It can be one of the most exhilarating things you do during the workday, but nailing the lunchtime workout can be tricky. Should you eat before or after? How much should you pack? Shower? No shower? And most important, how much exercise can you pack in during a lunch hour?
The good news is that there are all sorts of tricks for getting the most out of your midday workout and several products that make it easier to navigate.
How to prepare
The key is to have a plan. The night before, pack a light bag of just the essentials: a change of underwear, travel-size deodorant and wet wipes — if you won’t have time for a shower.
Need to shower no matter what? Consider throwing in a bottle of dry shampoo to cut down the amount of time you spend away from your desk, said Tami DeVitis, an instructor at Vida Fitness in the District. She also recommends (if your hair is long enough) wearing a ponytail that requires no maintenance post-workout.
Another way to stay prepared is to keep a pair of sneakers and toiletries in your desk at work. That way, you can just grab what you need and go. Personal trainer Lee Jordan has noticed clients bringing no more than what can fit into a rolled-up T-shirt. In other words, pack light.
You also should consider arriving at the office a little early just in case it takes you longer than expected to get ready, said DeVitis, who teaches several lunchtime classes.
What to eat
Scarfing down a hoagie right before a run might not be the best idea, but you should eat something, said Nancy Clark, author of “Nancy Clark’s Sports Nutrition Guidebook.”
“The goal is to enter into your workout with a normal blood sugar level,” Clark said. “If you’re exercising at a pace you can maintain for a half-hour, your body can digest the food and use it during the workout. You could eat five minutes beforehand; it all depends on your tolerance level.”
If you’re planning a high-intensity workout of burpees or jump squats, she recommends eating a hearty breakfast. For less strenuous exercise, Clark said, it’s perfectly fine to eat a banana or half of your lunch before getting started.
What you eat post-workout is also very important. To recover from a tough routine, Clark says, down a smoothie, peanut butter sandwich, chocolate milk or any other mini-meals with a balance of carbohydrates and protein.
“Protein builds and repairs muscles, but it does not refuel muscles. Carbs fuel, so you actually want three times more carbs than protein,” Clark said. “The mistake people make these days is just having a protein shake after the workout, but you’d be better off having a fruit smoothie to get carbs and protein.”
Where to work out
If you’re lucky enough to work near a park or somewhere with good trails, going for a run outdoors is a great way to break up the workday. Too cold? Hit the treadmill at the gym and add in some intervals — one minute of sprints followed by a 30-second jog for several rounds could help you get the most out of your run.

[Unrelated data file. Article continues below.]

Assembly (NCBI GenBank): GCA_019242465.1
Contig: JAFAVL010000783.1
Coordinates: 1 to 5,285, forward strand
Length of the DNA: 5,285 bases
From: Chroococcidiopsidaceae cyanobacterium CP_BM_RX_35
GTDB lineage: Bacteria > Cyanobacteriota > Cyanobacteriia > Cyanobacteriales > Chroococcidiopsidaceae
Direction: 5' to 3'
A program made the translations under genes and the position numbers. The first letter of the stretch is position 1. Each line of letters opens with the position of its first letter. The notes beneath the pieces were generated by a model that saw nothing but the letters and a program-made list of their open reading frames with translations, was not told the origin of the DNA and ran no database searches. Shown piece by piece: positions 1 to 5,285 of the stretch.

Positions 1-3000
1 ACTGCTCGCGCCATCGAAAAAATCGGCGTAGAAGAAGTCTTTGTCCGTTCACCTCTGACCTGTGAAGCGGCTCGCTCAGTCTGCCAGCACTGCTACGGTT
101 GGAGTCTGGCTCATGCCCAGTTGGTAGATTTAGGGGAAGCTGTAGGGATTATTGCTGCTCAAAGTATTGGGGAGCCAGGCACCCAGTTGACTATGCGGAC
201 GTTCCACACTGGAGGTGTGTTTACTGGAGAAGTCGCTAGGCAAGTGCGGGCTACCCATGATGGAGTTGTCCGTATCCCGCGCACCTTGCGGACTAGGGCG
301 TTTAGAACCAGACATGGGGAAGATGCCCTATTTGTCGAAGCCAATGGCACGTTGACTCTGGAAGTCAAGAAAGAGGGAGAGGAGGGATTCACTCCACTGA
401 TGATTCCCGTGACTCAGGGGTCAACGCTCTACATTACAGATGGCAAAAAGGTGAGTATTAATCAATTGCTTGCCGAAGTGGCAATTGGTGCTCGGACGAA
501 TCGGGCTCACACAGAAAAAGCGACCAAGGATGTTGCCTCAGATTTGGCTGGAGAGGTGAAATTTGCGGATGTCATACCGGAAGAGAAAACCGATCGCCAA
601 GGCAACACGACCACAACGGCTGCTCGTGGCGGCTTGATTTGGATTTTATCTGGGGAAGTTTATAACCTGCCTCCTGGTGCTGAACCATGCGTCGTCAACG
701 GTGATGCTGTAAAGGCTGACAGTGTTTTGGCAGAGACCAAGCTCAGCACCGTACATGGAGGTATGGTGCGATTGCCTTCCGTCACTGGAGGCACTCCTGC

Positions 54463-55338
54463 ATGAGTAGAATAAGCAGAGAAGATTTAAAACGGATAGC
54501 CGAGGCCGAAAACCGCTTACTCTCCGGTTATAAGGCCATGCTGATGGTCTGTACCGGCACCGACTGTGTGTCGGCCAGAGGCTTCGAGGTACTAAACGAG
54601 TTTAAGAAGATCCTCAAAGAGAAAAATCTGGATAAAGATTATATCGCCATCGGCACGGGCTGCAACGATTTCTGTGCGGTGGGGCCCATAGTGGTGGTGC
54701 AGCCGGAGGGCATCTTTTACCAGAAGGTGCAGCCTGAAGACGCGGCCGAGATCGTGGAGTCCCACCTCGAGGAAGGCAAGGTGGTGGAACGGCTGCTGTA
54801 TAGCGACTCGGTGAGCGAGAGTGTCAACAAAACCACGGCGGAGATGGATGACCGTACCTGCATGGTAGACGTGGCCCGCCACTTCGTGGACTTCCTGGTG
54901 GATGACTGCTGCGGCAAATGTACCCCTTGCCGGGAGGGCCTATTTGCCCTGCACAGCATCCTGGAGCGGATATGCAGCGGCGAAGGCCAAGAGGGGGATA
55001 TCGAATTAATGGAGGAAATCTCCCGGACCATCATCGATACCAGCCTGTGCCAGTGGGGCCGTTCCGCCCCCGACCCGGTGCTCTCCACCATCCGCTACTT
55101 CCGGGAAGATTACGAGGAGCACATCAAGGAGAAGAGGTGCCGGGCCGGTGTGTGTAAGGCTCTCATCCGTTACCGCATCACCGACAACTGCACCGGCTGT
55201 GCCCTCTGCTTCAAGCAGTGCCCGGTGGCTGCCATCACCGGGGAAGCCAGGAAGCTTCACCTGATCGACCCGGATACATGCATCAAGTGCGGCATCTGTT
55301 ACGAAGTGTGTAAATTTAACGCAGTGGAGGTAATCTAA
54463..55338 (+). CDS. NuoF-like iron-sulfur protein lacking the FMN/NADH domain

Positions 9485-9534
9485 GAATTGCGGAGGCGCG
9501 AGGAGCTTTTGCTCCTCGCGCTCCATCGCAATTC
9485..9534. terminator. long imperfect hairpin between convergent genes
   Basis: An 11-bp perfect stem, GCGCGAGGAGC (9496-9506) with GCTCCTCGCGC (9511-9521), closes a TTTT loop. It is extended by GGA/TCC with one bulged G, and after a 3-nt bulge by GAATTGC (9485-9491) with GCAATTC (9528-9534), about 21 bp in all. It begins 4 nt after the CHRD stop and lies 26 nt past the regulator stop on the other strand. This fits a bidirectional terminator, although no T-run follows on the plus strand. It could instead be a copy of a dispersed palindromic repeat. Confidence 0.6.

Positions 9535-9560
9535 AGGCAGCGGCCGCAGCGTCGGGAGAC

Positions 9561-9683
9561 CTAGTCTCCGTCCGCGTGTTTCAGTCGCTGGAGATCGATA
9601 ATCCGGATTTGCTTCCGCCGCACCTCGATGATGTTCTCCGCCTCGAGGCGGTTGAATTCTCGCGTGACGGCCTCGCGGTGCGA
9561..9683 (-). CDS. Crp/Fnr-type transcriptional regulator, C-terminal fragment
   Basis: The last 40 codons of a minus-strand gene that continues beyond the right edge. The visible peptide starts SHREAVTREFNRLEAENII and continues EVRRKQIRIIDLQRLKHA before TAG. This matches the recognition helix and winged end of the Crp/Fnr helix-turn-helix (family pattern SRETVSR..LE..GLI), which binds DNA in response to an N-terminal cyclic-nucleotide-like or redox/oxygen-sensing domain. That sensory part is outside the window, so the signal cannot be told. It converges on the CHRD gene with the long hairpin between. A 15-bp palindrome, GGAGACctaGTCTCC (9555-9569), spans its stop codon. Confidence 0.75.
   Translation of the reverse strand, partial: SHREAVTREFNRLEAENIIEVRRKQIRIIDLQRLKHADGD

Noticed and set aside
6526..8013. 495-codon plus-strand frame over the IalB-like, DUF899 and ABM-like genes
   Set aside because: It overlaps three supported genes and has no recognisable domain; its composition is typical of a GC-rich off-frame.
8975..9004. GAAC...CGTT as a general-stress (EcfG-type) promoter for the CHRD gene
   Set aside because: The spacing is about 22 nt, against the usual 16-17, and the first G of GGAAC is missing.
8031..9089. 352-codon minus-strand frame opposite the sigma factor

Circuit training is another option for burning calories that could also build muscle if you throw some weights into the mix. Jordan recommends four to five sets of compound exercises, the kind that work two or more parts of the body. You could, for instance, grab a pair of dumbbells for a squat with a bicep curl or lunges with a lateral raise.
“You can either time your reps, say 45 seconds or a minute, or do a set number, say 10 or 15 squats with a curl,” said Jordan, an American Council on Exercise-certified health coach.
If designing your own routine is a lot to ask, there are apps for that. Nike Training Club, Sworkit, Spitfire Athlete and a host of other apps have cardio and strength-training routines that you can do in 30 minutes.
Even Fitbit, the wearable fitness monitor, is getting in on the act. This month, the company released Fitbit Blaze, a touch-screen tracker that comes with access to the workout app FitStar. The app offers diagrams that show you how to execute the moves in each routine.
Game for a class? Just about every gym has a variety of 45-minute classes, allowing you enough time to get in, get to it and get going.
“Consider classes where you don’t get as sweaty, a barre class. You’re going to sweat, but you can clean yourself off and go,” DeVitis said.
Leaving the office in the middle of the day is a no-go for some folks. In that case, Jordan recommends heading to a stairwell, one without traffic, for a quick workout. All you need is a pair of sneakers, if that much, to do a few sets of calf raises on the stairs. Or you could do high-knee runs or squats or sprint up two flights for eight-to-10 minute intervals.
This article was written by Danielle Douglas-Gabriel for the Washington Post and was legally licensed through the NewsCred publisher network.